16, ?, 19, ?, ?, 15, 16, 9, ?, ?, 14, ?, ?, ?, ?, 1

According to my measure, this sequence is more original than that of Fibonacci.

Replace the question marks with the missing numbers.

  • $\begingroup$ I see 16 terms. Starts with 16 ends with 1. I also notice 9 is placed in correct numerical order if you count from 1-16. All three are square numbers in correct numerical order(from 1-16, that is). Am I on the right track or is it coincidental? $\endgroup$ Nov 25 '19 at 15:51
  • $\begingroup$ @Prim3numbah absolutely true what you say, also it is absolutely coincidental and you are absolutely on the wrong track. Minor hint: notice: one tag is not mathematics/or number sequence, but only "sequence". And also consider the other tags, they are all important. $\endgroup$
    – user63710
    Nov 25 '19 at 15:58

Perhaps the sequence goes like this

16, 9, 19, 1, 14, 15, 16, 9, 19, 1, 14, 15, 16, 9, 19, 1, 14, 15, ...


the A1Z26 translation of "PISANO" repeated over and over. (Fibonacci, mentioned for no other obvious reason in the question, would originally have been called Leonardo Pisano; "Fibonacci" was a nickname.)

I confess that I don't know

why "measure" is italicized in the question if this is the intended answer.

Further remarks:

OP indicates in comments that the above is the right sequence but that I haven't understood exactly why it's the right sequence. Perhaps some other association of the name "Pisano" is relevant. A now-deleted comment from OP said something like "Measure = modulus", which to me is rather a stretch, but it suggests that perhaps OP had in mind the "Pisano periods", named after Leonardo Pisano = Fibonacci; this is the sequence of periods with which the Fibonacci sequence mod n repeats. (So e.g. the 7th Pisano period turns out to be 16 because when you do the Fibonacci thing mod 7 you get a repeating sequence of length 16.) But if this is what's intended then (1) the measure/modulus thing seems like a big stretch because the only context in which they mean at all the same thing is quite different and (2) I don't understand why "original" is italicized. There are some architects called Pisano (possibly including the person who designed the famous Leaning Tower), and it's in architecture that "measure" and "modulus" have related meanings, but again I don't then see what the italics on "original" are for. There are some other Pisanos but none that seems more obviously the intended one.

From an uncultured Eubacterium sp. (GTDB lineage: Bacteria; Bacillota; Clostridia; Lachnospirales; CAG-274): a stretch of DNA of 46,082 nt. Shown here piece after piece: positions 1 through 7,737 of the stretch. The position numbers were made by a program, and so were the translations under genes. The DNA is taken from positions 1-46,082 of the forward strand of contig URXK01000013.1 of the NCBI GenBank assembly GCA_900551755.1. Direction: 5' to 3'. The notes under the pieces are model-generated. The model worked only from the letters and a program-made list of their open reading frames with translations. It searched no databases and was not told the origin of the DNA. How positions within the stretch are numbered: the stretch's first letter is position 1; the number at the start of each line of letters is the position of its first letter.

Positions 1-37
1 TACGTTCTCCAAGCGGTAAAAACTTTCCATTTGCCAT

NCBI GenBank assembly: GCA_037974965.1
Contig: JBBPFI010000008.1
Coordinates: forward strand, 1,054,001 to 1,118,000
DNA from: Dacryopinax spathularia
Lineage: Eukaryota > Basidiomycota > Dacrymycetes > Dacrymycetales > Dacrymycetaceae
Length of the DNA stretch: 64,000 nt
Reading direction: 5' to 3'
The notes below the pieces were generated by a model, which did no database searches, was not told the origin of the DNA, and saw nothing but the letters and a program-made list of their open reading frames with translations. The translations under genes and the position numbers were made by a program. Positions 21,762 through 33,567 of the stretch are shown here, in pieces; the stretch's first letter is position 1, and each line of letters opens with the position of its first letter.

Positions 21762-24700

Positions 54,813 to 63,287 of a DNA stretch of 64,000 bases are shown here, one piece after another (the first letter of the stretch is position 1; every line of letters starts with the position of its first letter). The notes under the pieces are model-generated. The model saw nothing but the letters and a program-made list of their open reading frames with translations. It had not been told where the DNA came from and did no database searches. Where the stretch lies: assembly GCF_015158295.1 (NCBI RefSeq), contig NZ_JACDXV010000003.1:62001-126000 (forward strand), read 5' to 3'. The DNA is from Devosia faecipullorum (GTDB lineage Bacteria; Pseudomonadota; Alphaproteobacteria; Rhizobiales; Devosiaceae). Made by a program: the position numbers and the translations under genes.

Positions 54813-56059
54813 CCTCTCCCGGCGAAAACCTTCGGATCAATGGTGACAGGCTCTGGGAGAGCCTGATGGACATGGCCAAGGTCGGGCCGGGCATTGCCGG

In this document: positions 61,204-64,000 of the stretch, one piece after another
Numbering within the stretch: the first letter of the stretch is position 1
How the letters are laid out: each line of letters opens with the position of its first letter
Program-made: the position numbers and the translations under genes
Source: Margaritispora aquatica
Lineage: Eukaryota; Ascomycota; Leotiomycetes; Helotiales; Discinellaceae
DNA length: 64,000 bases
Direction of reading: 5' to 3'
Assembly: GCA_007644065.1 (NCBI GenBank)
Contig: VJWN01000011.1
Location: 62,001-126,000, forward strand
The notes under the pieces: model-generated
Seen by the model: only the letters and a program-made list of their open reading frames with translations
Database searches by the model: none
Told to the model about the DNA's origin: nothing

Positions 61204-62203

• $\begingroup$ Funnily enough, it seems you guessed the correct answer from an overly strong hint without getting the concept (and it was suspicious to you, too:), but I couldn't resist giving a green tick to the first lifeform ever to solve a puzzle of mine! :) $\endgroup$
    – user63710
    Dec 10 '19 at 11:11
  • $\begingroup$ Perhaps I still haven't "got the concept". Would you like to explain further? $\endgroup$
    – Gareth McCaughan
    Dec 10 '19 at 12:00
  • $\begingroup$ No, would You like to solve it, or should this question remain open, awaiting the correct reasoning? $\endgroup$
    – user63710
    Dec 10 '19 at 12:03
  • $\begingroup$ Well, the question just asked what should replace the question marks, and apparently I got that right, so I maintain that I did solve it :-). I'll edit some more thoughts into my answer, but if they don't get to what you're driving at then perhaps more hints are needed. $\endgroup$
    – Gareth McCaughan
    Dec 10 '19 at 12:21
  • $\begingroup$ This answer became a bit chaotic. In the "further remark" section there are a lot of irrelevancies now. Since it is not a mathematical sequence, "my modulus" doesn't need to be equal to 6 (the 6 different letters), nor the period= 24. You shouldn't have included so many subjective feelings about the puzzle when answering it. You also somehow brought back my comment which helped you to realize why "measure" was italicized (moderator thing), still, you left the part "I confess I don't know why italicized" in the answer. This became a big mess now. $\endgroup$
    – user63710
    Dec 10 '19 at 12:59

Your Answer

By clicking “Post Your Answer”, you agree to our terms of service, privacy policy and cookie policy